M42 Ha + M43 Ha

IC 1805 The Heart Nebula

IC 1805, Heart Nebula

IC 1805 Heart Nebula

Distance: 7,500 Light Years                                 Telescope: Televue NP101 + .8 Reducer

Magnitude: 6.5                                                         Camera: QSI 683

Size: 140×110 Arc Minutes                                   Mount:  AP900

Age: 7 Million Years                                                Exposure: SII 23×1200, Ha 24×1200, OIII 24×1200

IC 1805, commonly known as the Heart Nebula is a star cluster that illuminates the large emission nebula SH2-190 in the constellation Cassiopeia. This cluster resides in the Perseus arm of our galaxy and the entire area is part of the Cass OB6 association. An OB association is a grouping of type O and type B stars which are massive and very hot young stars. IC 1805 is the star cluster in the center area of the image and is the source of illumination for the SH2-190 nebula. The entire nebula is very large at 140 x 110 arc minutes and I could not fit the entire object in my field of view. This cluster contains many O class stars and also one of the largest stars in our galaxy, HD 15570.

The lower right of the image shows IC 1795 and just below that is NGC 896. IC 1795, aka the Fishhead nebula, is a bright emission nebula that conceals several very young hot stars. The source stars are not visible probably because they are concealed by dust. NGC 896 is the brightest nebula in the lower right of my image and is also an emission nebula.

[Galaxy Map, Anne’s Astronomy News]

IC 1805, Heart Nebula

IC 1805 Heart Nebula

 

IC 410 The Tadpole Nebula

IC 410,Tadpoles

IC410 The Tadpole Nebula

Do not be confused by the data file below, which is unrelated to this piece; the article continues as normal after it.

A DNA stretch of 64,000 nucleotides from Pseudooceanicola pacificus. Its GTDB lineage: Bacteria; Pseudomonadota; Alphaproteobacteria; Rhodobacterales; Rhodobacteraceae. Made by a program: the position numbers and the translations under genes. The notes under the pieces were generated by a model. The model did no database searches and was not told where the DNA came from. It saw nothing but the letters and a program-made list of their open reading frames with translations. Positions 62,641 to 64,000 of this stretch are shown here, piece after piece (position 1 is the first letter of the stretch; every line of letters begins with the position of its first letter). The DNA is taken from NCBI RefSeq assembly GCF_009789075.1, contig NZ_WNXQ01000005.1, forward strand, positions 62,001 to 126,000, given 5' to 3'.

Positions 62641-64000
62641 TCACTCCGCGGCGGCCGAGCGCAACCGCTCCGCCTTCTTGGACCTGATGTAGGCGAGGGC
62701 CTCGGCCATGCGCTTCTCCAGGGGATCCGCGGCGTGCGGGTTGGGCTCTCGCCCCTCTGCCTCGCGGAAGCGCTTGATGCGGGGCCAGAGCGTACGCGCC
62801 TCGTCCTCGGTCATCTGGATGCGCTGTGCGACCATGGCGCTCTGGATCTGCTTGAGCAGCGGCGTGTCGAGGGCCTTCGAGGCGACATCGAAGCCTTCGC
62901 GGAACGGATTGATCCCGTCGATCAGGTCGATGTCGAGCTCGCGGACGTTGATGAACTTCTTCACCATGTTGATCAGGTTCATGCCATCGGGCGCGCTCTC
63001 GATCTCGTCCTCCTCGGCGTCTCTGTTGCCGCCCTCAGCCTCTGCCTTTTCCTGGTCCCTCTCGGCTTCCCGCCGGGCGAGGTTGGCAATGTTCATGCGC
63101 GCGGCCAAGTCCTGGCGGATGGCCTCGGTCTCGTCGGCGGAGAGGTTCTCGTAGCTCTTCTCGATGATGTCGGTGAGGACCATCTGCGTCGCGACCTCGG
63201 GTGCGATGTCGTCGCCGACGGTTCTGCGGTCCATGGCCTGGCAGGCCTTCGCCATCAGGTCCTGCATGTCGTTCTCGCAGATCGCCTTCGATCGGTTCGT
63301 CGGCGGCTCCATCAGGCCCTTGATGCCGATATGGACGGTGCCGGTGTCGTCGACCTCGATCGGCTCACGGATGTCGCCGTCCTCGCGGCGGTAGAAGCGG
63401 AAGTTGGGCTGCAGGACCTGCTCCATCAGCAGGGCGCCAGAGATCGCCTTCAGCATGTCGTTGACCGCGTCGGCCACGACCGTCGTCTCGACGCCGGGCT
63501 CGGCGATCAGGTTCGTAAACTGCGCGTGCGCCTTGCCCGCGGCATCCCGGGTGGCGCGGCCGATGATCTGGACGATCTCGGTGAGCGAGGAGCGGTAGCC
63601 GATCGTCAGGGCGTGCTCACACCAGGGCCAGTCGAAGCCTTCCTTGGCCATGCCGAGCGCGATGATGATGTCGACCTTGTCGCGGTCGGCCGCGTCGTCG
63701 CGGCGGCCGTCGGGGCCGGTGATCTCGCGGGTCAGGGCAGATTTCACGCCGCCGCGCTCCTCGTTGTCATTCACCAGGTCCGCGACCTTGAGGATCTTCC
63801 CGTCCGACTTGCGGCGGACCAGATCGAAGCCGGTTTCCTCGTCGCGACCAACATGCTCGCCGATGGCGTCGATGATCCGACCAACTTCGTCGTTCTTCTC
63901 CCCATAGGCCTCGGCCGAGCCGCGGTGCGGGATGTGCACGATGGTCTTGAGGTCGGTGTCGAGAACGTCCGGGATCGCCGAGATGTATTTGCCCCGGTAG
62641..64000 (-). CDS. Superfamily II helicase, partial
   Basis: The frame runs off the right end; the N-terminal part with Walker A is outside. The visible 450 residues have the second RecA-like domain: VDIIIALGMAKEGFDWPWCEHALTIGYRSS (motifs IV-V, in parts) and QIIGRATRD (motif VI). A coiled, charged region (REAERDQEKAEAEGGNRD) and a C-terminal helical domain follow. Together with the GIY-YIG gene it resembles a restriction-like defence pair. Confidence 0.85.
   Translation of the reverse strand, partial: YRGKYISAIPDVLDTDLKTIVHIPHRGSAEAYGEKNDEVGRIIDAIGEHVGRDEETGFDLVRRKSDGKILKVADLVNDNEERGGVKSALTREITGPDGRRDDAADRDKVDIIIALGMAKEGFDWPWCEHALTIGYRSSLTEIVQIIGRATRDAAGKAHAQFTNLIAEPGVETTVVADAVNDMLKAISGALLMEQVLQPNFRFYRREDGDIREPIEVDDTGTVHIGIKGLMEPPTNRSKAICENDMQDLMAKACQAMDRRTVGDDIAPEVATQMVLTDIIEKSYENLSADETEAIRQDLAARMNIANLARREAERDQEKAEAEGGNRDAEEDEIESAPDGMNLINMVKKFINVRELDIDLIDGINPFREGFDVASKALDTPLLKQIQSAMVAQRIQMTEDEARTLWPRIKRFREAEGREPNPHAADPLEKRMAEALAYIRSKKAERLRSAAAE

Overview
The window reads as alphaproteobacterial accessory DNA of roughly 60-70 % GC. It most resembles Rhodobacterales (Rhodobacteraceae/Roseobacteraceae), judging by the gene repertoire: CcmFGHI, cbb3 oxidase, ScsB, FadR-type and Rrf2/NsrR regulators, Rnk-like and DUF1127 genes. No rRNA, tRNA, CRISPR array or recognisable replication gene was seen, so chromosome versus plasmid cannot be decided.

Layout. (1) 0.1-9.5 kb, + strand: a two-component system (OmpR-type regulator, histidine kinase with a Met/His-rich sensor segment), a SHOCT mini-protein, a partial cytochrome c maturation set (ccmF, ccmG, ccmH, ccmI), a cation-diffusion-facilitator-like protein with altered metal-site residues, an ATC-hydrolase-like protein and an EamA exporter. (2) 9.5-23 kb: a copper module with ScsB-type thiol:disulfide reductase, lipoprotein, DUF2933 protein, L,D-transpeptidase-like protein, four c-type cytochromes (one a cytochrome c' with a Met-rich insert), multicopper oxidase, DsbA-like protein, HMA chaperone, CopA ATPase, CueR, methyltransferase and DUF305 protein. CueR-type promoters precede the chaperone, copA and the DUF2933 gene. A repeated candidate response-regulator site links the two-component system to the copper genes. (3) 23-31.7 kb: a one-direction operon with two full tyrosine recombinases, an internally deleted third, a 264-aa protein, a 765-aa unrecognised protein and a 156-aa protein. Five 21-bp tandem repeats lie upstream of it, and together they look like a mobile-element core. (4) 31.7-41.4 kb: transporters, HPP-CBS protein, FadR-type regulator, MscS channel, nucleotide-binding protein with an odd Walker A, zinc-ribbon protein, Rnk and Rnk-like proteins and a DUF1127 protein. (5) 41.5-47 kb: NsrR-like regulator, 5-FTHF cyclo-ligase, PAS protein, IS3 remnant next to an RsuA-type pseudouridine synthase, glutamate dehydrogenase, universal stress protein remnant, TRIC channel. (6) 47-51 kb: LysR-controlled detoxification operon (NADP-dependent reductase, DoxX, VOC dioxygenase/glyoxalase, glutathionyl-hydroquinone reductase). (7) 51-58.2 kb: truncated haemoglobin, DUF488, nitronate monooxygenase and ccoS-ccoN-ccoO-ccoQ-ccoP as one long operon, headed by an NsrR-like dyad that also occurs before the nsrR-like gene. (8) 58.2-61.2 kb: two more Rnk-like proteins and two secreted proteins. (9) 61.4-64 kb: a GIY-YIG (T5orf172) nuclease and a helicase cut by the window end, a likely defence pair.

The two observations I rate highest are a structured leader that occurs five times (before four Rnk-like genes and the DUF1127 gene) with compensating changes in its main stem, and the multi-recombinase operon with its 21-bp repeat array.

Distance: 12,000 Light Years                              Telescope: Televue NP101 + .8 Reducer

Magnitude: 7.5                                                        Camera: QSI 683

Size:  55×45 Arc-minutes                                     Mount: AP 900

Age: Approx. 4 Million Years                              Exposures: SII 18×1200, Ha 21×1200, OIII 20×1200

 

IC 410 is an emission nebula in the constellation Auriga. It is about 12,000 light years away and appears to be 55 x 45 arc minutes in size.  It is also known as the Tadpole nebula and if you look carefully at the left center of my image you will see the two globules that look like tadpoles. The Tadpoles are star formation areas each having their own designations Sim 129 and Sim 130. They get their shape from very hot and young stars blasting out ultraviolet radiation and shaping the surrounding gas to appear like tadpoles. The stars inside are very young, about one million years old, and are about 10x the size of our own sun.

Emission nebula IC 410 is illuminated by a young and bright star cluster called NGC 1893. To find it in my image just follow the tadpoles, they appear to be swimming right to it. This cluster is very young at about 4 million years old and contains several hundred stars.